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The Quest for a General Theory of Leadership

Edited by George R. Goethals and Georgia L.J. Sorenson

In this compelling book, top scholars from diverse fields describe the progress they have made in developing a general theory of leadership. Led by James MacGregor Burns, Pulitzer Prize winning author of the classic Leadership (1978), they tell the story of this intellectual venture and the conclusions and questions that arose from it.
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Chapter 10: What We Learned Along the Way: A Commentary

Joanne B. Ciulla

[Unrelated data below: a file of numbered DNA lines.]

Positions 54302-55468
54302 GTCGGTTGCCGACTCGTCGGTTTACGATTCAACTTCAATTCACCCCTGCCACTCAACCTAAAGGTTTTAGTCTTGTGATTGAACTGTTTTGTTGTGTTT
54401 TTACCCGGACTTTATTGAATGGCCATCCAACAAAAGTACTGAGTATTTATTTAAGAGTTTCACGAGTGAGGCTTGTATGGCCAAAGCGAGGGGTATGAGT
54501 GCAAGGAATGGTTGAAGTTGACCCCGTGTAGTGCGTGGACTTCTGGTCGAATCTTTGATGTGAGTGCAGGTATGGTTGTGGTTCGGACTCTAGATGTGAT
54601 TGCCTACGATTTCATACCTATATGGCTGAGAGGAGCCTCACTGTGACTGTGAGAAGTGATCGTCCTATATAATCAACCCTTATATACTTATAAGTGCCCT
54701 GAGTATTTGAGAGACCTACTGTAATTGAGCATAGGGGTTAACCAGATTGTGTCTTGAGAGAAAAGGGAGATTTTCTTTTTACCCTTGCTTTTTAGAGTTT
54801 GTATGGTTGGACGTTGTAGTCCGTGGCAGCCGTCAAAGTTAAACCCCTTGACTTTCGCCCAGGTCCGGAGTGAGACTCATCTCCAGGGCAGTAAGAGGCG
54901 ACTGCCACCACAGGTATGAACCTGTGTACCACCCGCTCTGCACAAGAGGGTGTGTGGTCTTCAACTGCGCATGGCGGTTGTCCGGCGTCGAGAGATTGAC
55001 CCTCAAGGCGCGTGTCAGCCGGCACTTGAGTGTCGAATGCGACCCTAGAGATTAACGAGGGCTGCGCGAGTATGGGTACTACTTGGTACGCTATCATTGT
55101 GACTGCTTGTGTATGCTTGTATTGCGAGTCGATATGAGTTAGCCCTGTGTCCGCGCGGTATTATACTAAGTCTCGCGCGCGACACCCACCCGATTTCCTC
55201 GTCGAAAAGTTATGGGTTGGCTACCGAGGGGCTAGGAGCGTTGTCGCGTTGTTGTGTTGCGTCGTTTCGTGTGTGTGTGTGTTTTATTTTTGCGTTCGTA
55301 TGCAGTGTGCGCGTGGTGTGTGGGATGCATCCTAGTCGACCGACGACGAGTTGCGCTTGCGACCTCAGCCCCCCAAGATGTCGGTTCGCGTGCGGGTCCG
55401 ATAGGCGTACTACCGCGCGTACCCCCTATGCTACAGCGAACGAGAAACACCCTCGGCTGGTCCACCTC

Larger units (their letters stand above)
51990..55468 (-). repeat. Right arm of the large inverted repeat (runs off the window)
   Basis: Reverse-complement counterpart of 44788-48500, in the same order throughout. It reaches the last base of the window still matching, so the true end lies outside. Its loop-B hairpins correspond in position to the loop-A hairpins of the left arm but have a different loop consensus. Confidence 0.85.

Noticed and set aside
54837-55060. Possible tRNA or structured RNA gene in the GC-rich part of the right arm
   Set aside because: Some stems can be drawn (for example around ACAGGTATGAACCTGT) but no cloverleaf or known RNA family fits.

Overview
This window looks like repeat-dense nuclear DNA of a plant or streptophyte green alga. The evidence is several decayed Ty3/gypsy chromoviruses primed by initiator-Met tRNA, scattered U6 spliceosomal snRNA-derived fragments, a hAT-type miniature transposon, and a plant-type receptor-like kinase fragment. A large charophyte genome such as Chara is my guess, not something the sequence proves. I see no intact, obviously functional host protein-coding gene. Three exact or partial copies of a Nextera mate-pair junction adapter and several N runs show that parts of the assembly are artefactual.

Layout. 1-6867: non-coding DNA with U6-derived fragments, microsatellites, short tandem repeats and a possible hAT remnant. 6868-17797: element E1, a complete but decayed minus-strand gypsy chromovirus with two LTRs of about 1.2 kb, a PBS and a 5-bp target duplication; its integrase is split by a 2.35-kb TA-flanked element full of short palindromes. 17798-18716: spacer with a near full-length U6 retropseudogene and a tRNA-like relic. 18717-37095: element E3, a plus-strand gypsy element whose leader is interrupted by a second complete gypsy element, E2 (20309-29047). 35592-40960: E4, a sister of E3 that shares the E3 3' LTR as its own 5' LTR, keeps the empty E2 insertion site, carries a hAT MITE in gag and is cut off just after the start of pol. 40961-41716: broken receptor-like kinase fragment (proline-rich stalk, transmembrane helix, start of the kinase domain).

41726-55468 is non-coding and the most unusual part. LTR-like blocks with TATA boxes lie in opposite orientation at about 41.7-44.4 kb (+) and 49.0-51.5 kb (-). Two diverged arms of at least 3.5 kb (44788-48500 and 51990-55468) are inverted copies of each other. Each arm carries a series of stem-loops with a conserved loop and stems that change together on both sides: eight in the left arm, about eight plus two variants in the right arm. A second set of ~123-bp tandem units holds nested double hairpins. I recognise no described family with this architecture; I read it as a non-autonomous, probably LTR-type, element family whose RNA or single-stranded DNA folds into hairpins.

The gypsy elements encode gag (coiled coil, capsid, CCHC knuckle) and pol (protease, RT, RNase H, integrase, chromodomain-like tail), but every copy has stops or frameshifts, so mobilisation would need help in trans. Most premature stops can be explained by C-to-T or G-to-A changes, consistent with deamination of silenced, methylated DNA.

Joanne B. Ciulla If the only purpose of our quest was to arrive at a general theory of leadership, then it was a terrific failure. We sometimes disagreed on which way to go, we got irritable and lost, and we did not even visit all of the areas of leadership studies. Nevertheless, like all great quests, ours was never really about finding the Holy Grail of leadership studies; it was about the journey. It took us away from the constraints of our disciplines and homes in academia. When we got lost, we found ourselves in surprising new places, some of which are described in this book. This chapter is a commentary on the journey and what we learned along the way. Some General Observations The chapters in this book are eclectic in style and content. For example, we have Tom Wren’s dialogue with Liz Faier on context, and Michael Harvey’s account of our Mount Hope papers, framed as a story about the beginnings of leadership in some primordial state of nature. Not only are the styles of writing in the chapters different, the essays themselves are idiosyncratic. Each chapter reflects the research interests, and academic background, of the authors. Mark Walker compares theories of leadership to theories of international relations. Gill Hick­ man and Dick Couto anchor their discussion around a case study from the civil rights movement. Terry Price and Doug Hicks use the concept of equality to write about ethics. Like the rest of the chapters, this commentary...

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